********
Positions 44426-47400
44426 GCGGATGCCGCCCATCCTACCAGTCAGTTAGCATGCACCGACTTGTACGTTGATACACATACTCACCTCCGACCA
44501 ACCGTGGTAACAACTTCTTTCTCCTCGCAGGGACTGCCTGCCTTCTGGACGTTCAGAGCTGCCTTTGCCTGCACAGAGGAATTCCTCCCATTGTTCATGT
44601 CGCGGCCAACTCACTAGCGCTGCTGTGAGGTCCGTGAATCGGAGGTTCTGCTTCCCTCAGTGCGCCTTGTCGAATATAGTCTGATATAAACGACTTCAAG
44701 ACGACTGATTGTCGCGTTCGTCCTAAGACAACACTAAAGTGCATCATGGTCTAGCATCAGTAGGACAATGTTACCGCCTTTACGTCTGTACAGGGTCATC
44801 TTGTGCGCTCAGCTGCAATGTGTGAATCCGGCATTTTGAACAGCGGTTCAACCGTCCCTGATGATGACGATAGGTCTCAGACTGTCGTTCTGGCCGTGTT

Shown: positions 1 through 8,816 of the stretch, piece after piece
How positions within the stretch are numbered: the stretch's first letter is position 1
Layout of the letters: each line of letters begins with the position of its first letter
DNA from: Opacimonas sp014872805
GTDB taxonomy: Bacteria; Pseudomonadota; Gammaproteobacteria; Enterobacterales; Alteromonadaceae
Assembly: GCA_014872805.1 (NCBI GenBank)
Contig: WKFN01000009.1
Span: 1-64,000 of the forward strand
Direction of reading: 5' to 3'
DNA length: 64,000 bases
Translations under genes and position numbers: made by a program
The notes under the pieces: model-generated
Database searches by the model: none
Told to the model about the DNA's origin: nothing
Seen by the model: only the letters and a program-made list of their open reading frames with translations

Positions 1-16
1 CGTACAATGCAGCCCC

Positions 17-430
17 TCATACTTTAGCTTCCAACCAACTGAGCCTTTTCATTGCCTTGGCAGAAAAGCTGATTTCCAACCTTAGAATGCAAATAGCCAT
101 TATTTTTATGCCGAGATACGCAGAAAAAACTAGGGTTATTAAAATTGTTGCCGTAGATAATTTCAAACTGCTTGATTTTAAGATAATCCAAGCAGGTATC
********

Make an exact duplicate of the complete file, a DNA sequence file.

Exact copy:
Positions 44426-47400
44426 GCGGATGCCGCCCATCCTACCAGTCAGTTAGCATGCACCGACTTGTACGTTGATACACATACTCACCTCCGACCA
44501 ACCGTGGTAACAACTTCTTTCTCCTCGCAGGGACTGCCTGCCTTCTGGACGTTCAGAGCTGCCTTTGCCTGCACAGAGGAATTCCTCCCATTGTTCATGT
44601 CGCGGCCAACTCACTAGCGCTGCTGTGAGGTCCGTGAATCGGAGGTTCTGCTTCCCTCAGTGCGCCTTGTCGAATATAGTCTGATATAAACGACTTCAAG
44701 ACGACTGATTGTCGCGTTCGTCCTAAGACAACACTAAAGTGCATCATGGTCTAGCATCAGTAGGACAATGTTACCGCCTTTACGTCTGTACAGGGTCATC
44801 TTGTGCGCTCAGCTGCAATGTGTGAATCCGGCATTTTGAACAGCGGTTCAACCGTCCCTGATGATGACGATAGGTCTCAGACTGTCGTTCTGGCCGTGTT

Shown: positions 1 through 8,816 of the stretch, piece after piece
How positions within the stretch are numbered: the stretch's first letter is position 1
Layout of the letters: each line of letters begins with the position of its first letter
DNA from: Opacimonas sp014872805
GTDB taxonomy: Bacteria; Pseudomonadota; Gammaproteobacteria; Enterobacterales; Alteromonadaceae
Assembly: GCA_014872805.1 (NCBI GenBank)
Contig: WKFN01000009.1
Span: 1-64,000 of the forward strand
Direction of reading: 5' to 3'
DNA length: 64,000 bases
Translations under genes and position numbers: made by a program
The notes under the pieces: model-generated
Database searches by the model: none
Told to the model about the DNA's origin: nothing
Seen by the model: only the letters and a program-made list of their open reading frames with translations

Positions 1-16
1 CGTACAATGCAGCCCC

Positions 17-430
17 TCATACTTTAGCTTCCAACCAACTGAGCCTTTTCATTGCCTTGGCAGAAAAGCTGATTTCCAACCTTAGAATGCAAATAGCCAT
101 TATTTTTATGCCGAGATACGCAGAAAAAACTAGGGTTATTAAAATTGTTGCCGTAGATAATTTCAAACTGCTTGATTTTAAGATAATCCAAGCAGGTATC